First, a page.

Health care providers in developing countries know that oral rehydration salts (ORS) are a lifesaving and inexpensive treatment for diarrheal disease, a leading cause of death for children worldwide -- yet few prescribe it. A new study suggests that closing the knowledge gap between what treatments health care providers think patients want and what treatments patients really want could help save half a million lives a year and reduce unnecessary use of antibiotics.
Published Scientists debunk role of 'junk cells' in fight against malaria (via sciencedaily.com) Original source
Researchers have discovered a previously unknown ability of a group of immune system cells, known as Atypical B cells (ABCs), to fight infectious diseases such as malaria. The scientists say ABCs could also be key to developing new treatments for chronic autoimmune conditions such as lupus.
Published Analysis of biological networks helps explain the complexity of multiple sclerosis (via sciencedaily.com) Original source
An international study has used a computational biology tool that, by analyzing a multitude of biological data from multiple sclerosis patients ranging from genetic information to the whole organism, reveals the relationship between elements of different biological scales and improves our knowledge and the diagnosis of the disease.
Published Newly discovered genetic malfunction causes rare lung disease (via sciencedaily.com) Original source
The absence of a single immune cell receptor has been linked to both fewer defenses against mycobacterial infections, such as TB, and damaging buildup of sticky residue in the lungs.
Published New PET tracer detects inflammatory arthritis before symptoms appear (via sciencedaily.com) Original source
A novel PET imaging technique can noninvasively detect active inflammation in the body before clinical symptoms arise, according to new research. Using a PET tracer that binds to proteins present on activated immune cells, the technique produces images of ongoing inflammation throughout the body, such as rheumatoid arthritis. This makes it easier for physicians to correctly diagnose and treat patients.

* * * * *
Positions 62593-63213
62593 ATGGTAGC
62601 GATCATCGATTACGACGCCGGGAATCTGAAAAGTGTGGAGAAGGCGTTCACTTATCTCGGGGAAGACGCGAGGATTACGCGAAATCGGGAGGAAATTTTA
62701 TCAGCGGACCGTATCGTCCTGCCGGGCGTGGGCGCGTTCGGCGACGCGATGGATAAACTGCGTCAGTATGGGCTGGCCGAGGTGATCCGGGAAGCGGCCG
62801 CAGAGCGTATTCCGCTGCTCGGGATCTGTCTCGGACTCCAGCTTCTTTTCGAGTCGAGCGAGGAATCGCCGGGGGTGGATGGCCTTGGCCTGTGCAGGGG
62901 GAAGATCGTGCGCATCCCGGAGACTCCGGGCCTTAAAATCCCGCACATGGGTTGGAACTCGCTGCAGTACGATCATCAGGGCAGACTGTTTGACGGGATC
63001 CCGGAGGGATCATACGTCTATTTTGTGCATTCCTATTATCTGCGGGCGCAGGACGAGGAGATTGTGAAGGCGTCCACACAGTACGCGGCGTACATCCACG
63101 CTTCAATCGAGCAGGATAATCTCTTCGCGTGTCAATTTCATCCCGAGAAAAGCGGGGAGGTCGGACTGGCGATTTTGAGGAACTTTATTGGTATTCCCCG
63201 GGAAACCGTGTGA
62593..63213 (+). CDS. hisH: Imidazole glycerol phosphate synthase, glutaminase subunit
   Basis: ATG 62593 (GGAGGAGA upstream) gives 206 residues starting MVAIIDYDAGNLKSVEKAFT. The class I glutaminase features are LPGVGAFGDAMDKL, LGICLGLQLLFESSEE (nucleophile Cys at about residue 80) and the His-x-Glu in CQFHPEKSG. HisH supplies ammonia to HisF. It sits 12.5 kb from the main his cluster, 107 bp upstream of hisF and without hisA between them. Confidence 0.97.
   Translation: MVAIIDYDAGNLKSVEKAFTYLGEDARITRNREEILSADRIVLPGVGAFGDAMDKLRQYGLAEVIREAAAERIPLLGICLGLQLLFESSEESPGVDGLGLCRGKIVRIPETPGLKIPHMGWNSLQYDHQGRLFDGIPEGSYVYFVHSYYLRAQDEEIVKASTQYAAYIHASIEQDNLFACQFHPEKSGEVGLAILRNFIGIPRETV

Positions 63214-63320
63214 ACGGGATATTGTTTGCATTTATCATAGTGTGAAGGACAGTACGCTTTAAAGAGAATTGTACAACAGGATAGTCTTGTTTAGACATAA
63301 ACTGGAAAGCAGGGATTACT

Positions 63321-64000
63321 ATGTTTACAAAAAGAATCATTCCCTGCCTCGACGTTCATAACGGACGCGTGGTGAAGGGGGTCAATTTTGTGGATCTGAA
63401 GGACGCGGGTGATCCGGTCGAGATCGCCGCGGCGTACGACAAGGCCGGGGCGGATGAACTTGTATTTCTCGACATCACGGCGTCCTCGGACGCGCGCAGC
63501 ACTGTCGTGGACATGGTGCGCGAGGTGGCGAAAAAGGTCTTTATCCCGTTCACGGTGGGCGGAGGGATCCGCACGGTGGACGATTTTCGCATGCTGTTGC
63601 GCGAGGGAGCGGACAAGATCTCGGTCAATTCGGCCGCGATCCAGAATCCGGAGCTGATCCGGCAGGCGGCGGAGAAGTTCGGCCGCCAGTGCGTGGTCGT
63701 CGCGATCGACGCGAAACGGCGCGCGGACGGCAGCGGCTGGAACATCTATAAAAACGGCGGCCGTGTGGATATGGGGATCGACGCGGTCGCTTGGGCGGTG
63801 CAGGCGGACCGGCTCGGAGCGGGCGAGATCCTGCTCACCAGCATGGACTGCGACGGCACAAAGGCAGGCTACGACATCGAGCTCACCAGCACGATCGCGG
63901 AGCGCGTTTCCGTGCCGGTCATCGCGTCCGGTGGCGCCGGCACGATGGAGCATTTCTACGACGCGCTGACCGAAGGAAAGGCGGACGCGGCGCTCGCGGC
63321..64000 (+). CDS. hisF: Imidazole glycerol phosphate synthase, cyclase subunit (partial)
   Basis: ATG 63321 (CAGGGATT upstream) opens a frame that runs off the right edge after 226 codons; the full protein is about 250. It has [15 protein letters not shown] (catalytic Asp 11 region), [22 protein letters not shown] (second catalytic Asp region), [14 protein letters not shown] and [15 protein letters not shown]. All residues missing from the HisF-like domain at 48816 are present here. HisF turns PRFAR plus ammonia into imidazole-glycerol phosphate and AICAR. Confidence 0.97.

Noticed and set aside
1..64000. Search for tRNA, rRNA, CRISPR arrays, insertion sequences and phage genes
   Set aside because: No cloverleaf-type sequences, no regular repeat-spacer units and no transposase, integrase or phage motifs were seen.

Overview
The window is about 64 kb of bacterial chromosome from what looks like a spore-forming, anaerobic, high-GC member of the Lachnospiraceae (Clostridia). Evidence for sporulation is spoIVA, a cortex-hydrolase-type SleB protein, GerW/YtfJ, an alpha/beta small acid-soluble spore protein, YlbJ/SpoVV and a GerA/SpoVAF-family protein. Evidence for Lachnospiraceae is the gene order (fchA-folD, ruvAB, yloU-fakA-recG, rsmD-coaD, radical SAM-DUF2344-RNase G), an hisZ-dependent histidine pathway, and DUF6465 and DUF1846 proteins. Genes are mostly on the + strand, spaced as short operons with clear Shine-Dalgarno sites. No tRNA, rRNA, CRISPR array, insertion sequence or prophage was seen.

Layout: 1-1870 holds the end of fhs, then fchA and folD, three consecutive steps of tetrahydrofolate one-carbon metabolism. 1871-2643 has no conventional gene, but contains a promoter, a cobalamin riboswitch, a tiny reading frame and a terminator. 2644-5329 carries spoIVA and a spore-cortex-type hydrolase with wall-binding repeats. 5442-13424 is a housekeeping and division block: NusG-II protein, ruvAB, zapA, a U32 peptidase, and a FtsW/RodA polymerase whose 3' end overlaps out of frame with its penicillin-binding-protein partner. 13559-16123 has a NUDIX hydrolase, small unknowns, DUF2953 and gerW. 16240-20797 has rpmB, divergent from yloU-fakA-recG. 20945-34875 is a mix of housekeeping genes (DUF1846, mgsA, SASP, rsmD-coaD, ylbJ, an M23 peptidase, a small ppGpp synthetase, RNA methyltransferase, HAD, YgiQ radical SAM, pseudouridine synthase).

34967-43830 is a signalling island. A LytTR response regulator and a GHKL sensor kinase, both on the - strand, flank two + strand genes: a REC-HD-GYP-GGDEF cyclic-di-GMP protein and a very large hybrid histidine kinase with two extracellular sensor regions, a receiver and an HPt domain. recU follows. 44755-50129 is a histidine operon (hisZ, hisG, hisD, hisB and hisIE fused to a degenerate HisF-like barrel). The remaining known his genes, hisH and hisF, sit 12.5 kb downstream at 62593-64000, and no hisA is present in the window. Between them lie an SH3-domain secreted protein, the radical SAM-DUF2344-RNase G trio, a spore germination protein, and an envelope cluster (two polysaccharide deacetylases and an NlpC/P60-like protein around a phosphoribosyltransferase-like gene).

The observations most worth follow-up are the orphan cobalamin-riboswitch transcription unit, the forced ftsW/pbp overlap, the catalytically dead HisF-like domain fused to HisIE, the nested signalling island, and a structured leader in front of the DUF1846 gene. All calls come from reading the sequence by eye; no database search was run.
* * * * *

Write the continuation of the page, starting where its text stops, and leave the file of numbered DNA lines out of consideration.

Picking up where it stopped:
Published Heart organoids simulate pregestational diabetes-induced congenital heart disease (via sciencedaily.com) Original source
An advanced human heart organoid system can be used to model embryonic heart development under pregestational diabetes-like conditions, researchers report. The organoids recapitulate hallmarks of pregestational diabetes-induced congenital heart disease found in mice and humans. The findings also showed that endoplasmic reticulum (ER) stress and lipid imbalance are critical factors contributing to these disorders, which could be ameliorated with exposure to omega-3s.
Published Researchers identify potential way to treat genetic epilepsy by replacing 'lost' enzyme (via sciencedaily.com) Original source
Scientists have found a new treatment target for CDKL5 deficiency disorder (CDD), one of the most common types of genetic epilepsy.
Published Pharmacological inhibitor protects nerve cells in ALS disease (via sciencedaily.com) Original source
A new pharmacological inhibitor can intervene in a central cell death mechanism that is responsible for the death of motor neurons and hence important for the progression of the motor neuron disease amyotrophic lateral sclerosis (ALS). Neurobiologists examined a neuroprotective molecule that belongs to a novel drug class. It is able to inhibit the interactions of certain proteins and has been successfully tested in a mouse model of ALS and in brain organoids of ALS patients.
Published Clues to cancer drug's deadly side effects could make it safer (via sciencedaily.com) Original source
For some leukemia patients, their only treatment option carries a risk of heart failure.
Published Are environmental toxins putting future generations at risk? (via sciencedaily.com) Original source
In a study that signals potential reproductive and health complications in humans, now and for future generations, researchers have concluded that fathers exposed to environmental toxins, notably DDT, may produce sperm with health consequences for their children.